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Changing Channels: Distribution Strategies in the PC Industry
A new statistical model can help managers determine which distribution channel works best and evaluate the financial implications of changing the firm’s distribution strategy and channel-product line combinations.
 
In the study ‘Assessing the Economic Value of Distribution Channels’, I along with Junhong Chu of the business school at the National University of Singapore, and Naufel J. Vilcassim of London Business School examined manufacturers’ distribution channel and product line options in the PC industry.

The movement of products from manufacturer to consumer is referred to as a distribution channel, with agents en route to the consumer serving as intermediaries. Firms in industries selling multiple products and using multiple distribution channels such as the PC industry have to decide which distribution channels to use and which product to sell through which distribution channel. Distribution strategies are intertwined with a firm’s product line, market segmentation, and positioning & targeting strategies. Changes to these strategies affect a firm’s customer base and profits, as well as its relationships with intermediaries and other firms in the market.

It’s difficult to predict the result of changes in distribution channels, because existing relationships with intermediaries prevent firms from conducting actual experiments to test new strategies.

Gauging the outcomes of new distribution strategies is especially important because contracts between manufacturers and retailers are long-term relationships and cannot arbitrarily be broken. Modifying distribution channels is an expensive, timeconsuming task that leaves many people upset, notably intermediaries who might be dis-intermediated. In those contexts, a firm needs to have better guidance regarding the consequences of their actions.

A Changing Industry

There were two key triggers that changed distribution strategies in the PC industry. As Dell and direct sellers became more powerful and the Internet appeared in the mid-1990s, larger companies like HP and IBM began migrating to the direct channel. This shift enabled large manufacturers to sell and distribute their products directly to customers. The Internet provided a good catalyst for thinking about how to restructure distribution channels.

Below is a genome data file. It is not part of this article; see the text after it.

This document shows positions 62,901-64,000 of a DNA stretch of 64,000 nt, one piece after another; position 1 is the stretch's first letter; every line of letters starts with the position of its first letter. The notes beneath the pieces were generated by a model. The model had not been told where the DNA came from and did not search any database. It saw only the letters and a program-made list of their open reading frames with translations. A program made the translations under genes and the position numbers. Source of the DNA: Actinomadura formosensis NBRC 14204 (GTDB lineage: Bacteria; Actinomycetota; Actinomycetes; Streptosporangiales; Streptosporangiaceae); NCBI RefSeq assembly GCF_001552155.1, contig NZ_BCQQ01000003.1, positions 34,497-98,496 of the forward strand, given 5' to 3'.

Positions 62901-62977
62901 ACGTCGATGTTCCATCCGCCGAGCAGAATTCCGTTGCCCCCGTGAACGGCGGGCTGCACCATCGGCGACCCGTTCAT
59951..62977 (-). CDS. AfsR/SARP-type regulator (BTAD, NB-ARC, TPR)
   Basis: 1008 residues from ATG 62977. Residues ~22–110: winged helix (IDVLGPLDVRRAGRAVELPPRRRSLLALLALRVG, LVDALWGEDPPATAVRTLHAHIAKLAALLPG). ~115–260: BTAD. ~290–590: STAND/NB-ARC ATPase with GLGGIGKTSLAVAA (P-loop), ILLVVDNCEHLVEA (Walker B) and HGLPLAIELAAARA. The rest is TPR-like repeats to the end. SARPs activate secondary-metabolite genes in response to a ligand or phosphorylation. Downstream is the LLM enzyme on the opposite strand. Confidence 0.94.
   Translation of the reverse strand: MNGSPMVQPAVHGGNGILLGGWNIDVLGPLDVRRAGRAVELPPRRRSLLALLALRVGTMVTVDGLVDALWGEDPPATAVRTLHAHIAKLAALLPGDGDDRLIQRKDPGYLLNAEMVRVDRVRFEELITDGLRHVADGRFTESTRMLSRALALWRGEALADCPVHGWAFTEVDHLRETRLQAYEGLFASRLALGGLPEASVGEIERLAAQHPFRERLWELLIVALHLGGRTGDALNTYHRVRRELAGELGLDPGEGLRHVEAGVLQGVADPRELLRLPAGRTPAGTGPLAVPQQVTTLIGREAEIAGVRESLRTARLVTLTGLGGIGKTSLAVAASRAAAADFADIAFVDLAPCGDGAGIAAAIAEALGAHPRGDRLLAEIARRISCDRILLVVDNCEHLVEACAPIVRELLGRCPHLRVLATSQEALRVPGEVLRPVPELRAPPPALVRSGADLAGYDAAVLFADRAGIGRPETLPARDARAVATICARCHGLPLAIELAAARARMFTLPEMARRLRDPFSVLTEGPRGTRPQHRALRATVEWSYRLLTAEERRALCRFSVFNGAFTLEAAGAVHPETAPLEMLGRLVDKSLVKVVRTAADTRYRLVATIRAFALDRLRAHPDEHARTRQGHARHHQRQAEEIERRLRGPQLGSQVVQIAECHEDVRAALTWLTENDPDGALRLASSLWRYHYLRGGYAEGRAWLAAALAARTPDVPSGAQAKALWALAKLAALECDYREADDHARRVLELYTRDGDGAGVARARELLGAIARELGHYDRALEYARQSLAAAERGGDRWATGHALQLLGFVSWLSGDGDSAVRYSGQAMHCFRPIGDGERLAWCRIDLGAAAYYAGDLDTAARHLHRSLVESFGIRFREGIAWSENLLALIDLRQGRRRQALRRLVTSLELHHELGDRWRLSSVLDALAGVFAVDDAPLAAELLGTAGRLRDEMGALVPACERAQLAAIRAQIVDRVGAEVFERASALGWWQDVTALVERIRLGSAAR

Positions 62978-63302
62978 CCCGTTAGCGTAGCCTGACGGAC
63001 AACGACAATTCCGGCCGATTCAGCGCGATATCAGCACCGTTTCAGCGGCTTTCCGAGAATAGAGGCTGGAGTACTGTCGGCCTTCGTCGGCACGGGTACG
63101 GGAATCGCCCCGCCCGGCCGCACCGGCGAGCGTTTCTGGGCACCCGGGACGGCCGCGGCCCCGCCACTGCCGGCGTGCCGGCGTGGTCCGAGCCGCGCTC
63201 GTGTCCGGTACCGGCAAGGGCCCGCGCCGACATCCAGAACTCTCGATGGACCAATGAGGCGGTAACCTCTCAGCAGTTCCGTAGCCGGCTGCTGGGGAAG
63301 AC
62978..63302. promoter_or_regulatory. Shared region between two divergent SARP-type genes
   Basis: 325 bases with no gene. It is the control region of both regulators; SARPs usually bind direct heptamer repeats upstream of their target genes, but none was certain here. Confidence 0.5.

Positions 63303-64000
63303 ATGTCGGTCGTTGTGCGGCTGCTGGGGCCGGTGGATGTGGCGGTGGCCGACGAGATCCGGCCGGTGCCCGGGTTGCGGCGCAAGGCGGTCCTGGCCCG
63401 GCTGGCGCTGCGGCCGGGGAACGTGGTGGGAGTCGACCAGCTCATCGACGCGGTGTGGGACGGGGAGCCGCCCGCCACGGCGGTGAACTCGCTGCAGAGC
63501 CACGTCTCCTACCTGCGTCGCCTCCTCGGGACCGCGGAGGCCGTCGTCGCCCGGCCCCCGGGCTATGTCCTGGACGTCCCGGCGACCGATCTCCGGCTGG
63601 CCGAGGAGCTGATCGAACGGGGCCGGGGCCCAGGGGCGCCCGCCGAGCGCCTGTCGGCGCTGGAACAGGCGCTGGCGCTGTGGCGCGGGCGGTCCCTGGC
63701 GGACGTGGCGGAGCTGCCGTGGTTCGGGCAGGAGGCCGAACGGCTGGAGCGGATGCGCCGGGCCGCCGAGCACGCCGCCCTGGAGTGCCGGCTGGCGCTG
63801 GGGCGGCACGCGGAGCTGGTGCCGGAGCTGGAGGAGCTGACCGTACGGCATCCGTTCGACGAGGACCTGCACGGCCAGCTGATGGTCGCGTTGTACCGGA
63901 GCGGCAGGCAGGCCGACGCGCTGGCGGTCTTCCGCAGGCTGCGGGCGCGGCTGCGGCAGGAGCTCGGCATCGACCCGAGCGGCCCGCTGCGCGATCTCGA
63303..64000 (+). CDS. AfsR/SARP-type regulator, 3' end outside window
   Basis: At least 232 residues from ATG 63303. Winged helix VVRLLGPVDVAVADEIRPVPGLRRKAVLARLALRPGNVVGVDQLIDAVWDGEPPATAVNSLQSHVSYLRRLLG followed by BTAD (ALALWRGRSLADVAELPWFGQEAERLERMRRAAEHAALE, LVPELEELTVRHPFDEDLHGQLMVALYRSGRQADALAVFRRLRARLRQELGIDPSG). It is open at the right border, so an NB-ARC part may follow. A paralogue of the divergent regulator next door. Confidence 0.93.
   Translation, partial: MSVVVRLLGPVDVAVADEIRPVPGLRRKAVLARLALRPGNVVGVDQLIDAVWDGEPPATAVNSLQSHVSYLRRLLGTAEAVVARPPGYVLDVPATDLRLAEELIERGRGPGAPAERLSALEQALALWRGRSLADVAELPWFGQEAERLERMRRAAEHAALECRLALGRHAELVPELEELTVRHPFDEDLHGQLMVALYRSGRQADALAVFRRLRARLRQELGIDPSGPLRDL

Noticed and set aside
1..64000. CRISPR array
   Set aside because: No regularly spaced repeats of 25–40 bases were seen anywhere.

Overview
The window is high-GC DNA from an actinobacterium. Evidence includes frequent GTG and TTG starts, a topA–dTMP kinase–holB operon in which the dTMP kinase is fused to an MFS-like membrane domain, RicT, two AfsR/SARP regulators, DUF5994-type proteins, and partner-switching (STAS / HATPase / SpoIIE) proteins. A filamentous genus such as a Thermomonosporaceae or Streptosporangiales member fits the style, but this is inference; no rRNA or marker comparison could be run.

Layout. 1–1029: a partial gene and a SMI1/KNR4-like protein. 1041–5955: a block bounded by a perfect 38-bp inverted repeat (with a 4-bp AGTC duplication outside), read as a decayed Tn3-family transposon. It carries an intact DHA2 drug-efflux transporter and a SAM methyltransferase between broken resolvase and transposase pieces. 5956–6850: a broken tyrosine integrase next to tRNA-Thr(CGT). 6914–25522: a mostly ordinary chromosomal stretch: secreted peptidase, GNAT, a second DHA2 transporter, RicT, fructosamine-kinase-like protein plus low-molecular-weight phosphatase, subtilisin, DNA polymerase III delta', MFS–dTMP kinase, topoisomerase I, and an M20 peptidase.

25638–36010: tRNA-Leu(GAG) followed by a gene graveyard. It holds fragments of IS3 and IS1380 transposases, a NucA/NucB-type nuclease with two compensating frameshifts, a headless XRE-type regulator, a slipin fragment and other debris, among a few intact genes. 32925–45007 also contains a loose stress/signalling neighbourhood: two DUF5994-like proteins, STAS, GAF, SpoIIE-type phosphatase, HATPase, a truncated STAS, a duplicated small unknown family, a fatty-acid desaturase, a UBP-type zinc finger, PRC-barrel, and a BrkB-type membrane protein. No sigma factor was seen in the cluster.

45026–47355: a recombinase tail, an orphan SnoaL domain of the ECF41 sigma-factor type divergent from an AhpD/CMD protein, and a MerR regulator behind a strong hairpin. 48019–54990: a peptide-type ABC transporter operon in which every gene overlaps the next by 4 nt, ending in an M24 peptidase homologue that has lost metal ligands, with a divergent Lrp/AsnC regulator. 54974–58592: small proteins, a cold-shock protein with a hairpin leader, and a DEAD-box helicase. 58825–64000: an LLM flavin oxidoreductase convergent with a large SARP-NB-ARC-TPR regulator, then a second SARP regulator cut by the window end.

Traditional retail channel margins account for 20-30% of a product’s price. From a producer’s perspective, if they can sell as well as intermediaries, selling directly to consumers is much more profitable; the manufacturers will not have to give a share of profits to channel partners. Eliminating the retail markup via direct selling also benefits consumers in terms of lower costs.

To study the result of changing distribution strategies, we developed a structural model that simulates marketing policy changes. The model specifies the economic agents being studied – consumers, retailers, and manufacturers – and the nature of their interactions. The model is then used to predict the behavior of each set of agents in response to a manufacturer changing an element of its distribution strategy.

We used data from the PC industry to determine the parameters of the model, but eventually we needed the model to predict the effects of policy changes. Our statistical model characterizes the interactions between sales and prices of all products sold in all channels, allowing us to assess the economic value of each channel to each firm and its consumers. The structural model allowed us to conduct a “What if?” type of analysis that could be used as an input for marketing managers.